NewsLocal News


Refresh Collective adapting to COVID-19, ready to help students find their passion

Posted at 4:52 PM, Dec 27, 2021
and last updated 2021-12-27 18:14:50-05

CUYAHOGA COUNTY, Ohio — Rising COVID case numbers across the nation and in Cuyahoga County are making local businesses and non-profits question if the re-opening some saw in 2021 will continue into the new year.

At Refresh Collective, the lyrics we heard back in 2018 when its Fresh Lab location in Detroit Shoreway first opened are a little harder to find in 2021.

“We wanted to figure out ways to grow but it was just so challenging,” said Refresh Collective Founder Dee Jay Doc Harrill.

Dee Jay Doc works with students in 2018 at the Fresh Lab in Detroit Shoreway.

Refresh Collective has four main parts:

The wide variety of activities and programming gives students all over Greater Cleveland a chance to find what interests them and connect with mentors who can help them hone the skills they need.

A passion for music drew Juan Evans to the group about a year ago.

“I love the process [of making music,]” said Evans. “The process of all types of music.”

Juan talks to News 5 Cleveland over Facetime about his experience with Refresh Collective.

“The thing that makes our programming so strong, outside of the hip hop, outside of the artistic expression, it’s simply the consistency,” said Harrill.

Harrill says, before the pandemic, he wanted the Fresh Lab to be a place where students could find mentors and a safe place to express themselves, build new skills, and escape the outside world if they needed to.

That consistency has been harder to find during COVID. The pandemic forced the highly-collaborative music-making process Harrill shows his students to happen online through text messages, video curriculum, and zoom meetings. The COVID-safe workaround forces students to the very devices Harrill was hoping to avoid.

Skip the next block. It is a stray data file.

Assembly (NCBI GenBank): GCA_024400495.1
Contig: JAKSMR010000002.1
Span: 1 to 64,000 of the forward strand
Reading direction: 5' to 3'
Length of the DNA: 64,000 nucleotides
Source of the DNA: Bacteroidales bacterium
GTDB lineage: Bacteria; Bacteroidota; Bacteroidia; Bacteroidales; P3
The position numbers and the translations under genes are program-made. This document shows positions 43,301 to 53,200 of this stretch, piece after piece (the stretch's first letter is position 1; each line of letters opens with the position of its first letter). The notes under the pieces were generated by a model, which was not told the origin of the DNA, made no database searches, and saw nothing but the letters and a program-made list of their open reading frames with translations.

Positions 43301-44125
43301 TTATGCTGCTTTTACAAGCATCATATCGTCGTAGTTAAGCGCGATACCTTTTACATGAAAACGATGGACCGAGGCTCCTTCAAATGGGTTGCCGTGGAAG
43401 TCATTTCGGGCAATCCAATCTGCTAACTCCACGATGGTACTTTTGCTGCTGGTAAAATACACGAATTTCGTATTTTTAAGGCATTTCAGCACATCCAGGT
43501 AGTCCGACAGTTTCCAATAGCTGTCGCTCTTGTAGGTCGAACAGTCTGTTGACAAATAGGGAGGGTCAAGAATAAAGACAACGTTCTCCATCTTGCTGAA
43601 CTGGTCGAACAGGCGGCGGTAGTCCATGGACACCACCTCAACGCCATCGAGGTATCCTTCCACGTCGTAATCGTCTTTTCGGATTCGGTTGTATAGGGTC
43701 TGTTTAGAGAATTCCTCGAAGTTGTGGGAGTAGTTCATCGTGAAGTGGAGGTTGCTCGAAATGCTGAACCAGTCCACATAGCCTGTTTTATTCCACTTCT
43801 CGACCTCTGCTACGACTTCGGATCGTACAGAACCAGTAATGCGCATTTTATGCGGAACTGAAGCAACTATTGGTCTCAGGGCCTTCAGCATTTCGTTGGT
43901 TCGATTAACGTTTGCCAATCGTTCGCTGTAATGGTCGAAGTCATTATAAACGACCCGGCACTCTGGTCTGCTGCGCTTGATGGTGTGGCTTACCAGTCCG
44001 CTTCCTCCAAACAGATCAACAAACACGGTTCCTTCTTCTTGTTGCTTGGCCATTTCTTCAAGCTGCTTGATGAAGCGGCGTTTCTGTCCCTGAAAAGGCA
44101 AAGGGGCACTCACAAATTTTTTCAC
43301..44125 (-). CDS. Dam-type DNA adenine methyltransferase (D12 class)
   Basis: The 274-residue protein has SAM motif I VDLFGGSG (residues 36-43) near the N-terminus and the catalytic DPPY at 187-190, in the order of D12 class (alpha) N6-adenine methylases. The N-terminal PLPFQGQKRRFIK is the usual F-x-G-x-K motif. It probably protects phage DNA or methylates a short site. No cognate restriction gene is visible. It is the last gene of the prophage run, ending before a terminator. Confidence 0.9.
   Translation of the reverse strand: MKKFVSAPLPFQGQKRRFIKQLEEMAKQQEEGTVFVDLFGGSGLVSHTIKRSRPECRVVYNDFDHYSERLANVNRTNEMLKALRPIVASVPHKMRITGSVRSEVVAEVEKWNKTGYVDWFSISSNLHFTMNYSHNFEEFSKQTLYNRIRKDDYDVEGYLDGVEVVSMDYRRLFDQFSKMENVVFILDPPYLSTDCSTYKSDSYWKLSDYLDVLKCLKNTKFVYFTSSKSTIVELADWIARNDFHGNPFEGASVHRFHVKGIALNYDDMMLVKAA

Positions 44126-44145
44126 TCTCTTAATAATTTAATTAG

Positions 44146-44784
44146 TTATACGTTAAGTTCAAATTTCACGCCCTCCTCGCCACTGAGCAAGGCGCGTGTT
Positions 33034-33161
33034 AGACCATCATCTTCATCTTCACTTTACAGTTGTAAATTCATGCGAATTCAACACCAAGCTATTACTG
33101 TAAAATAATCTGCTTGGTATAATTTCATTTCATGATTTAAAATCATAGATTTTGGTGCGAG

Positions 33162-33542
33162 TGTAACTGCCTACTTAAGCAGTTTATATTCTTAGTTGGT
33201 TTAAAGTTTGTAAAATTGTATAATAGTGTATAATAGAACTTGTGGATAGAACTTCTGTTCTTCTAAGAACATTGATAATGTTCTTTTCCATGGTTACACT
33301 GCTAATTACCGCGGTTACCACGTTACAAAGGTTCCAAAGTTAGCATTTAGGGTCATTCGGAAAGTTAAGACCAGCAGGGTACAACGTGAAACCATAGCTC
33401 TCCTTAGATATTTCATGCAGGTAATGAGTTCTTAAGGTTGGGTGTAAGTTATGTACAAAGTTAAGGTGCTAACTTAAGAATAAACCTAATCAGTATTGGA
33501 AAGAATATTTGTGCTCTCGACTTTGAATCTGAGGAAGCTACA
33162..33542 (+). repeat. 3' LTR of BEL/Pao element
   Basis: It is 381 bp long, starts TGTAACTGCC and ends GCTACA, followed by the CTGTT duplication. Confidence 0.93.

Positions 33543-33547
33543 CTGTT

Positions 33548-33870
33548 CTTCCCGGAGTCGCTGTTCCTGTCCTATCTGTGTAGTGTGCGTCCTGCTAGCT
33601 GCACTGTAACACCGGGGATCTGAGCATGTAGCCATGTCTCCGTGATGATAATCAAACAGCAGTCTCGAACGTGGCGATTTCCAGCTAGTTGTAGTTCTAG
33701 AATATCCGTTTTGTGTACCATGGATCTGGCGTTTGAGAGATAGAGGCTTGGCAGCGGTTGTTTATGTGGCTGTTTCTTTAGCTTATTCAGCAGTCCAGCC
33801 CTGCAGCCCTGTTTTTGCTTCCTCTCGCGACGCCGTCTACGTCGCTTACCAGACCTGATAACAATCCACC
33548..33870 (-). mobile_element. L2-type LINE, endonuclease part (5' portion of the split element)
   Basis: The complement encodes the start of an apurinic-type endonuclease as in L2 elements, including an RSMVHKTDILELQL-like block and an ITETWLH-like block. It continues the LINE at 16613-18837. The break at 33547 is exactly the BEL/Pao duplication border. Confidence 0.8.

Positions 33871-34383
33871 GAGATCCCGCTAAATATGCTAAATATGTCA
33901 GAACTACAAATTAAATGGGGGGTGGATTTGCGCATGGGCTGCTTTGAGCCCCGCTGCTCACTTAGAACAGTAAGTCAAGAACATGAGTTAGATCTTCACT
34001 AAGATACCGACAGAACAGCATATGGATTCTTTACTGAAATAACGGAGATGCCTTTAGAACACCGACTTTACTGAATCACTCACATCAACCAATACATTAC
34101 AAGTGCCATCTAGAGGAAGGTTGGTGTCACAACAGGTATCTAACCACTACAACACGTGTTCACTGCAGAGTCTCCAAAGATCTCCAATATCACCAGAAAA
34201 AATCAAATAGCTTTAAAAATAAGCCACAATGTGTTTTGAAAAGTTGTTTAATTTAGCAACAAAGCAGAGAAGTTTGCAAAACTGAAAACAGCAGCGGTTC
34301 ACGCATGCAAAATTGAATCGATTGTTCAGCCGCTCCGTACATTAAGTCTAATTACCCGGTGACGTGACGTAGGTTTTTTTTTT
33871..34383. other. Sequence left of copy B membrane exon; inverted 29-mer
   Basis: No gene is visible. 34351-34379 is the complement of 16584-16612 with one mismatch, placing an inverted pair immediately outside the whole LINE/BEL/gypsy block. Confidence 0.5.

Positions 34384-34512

“We’re all spending too much time on the screen in the first place,” said Harrill. Building relationships through the screen, it’s even all the more important to be real and in-person.”

Clothing sold in the Fresh Lab's storefront are meant to support the non-profit's work.

The Fresh Lab’s storefront was intended to sell merchandise designed by the students, making money to financially support the music-making, performances, and programming. It finally opened for a few weeks in the fall and built up a client base before shutting for the holidays. Harrill says he’s deciding each week whether events and programs will happen the next week based on pandemic developments.

“Just when you think you have that snowball rolling, there’s no snow all of a sudden,” said Harrill.

He says he hoped to hire someone to specifically handle the storefront, but that’s on hold for now while he figures out what the next week, or year, might bring.

Dee Jay Doc says his non-profit's programming is determined week by week depending on COVID developments.

For now, the music is the constant presence that’s carrying Evans through.

“Hold that faith, that pride that amazement at how the world isn’t all ugly and there’s really beauty inside,” said Evans.

Download the News 5 Cleveland app now for more stories from us, plus alerts on major news, the latest weather forecast, traffic information and much more. Download now on your Apple device here, and your Android device here.

You can also catch News 5 Cleveland on Roku, Apple TV, Amazon Fire TV, YouTube TV, DIRECTV NOW, Hulu Live and more. We're also on Amazon Alexa devices. Learn more about our streaming options here.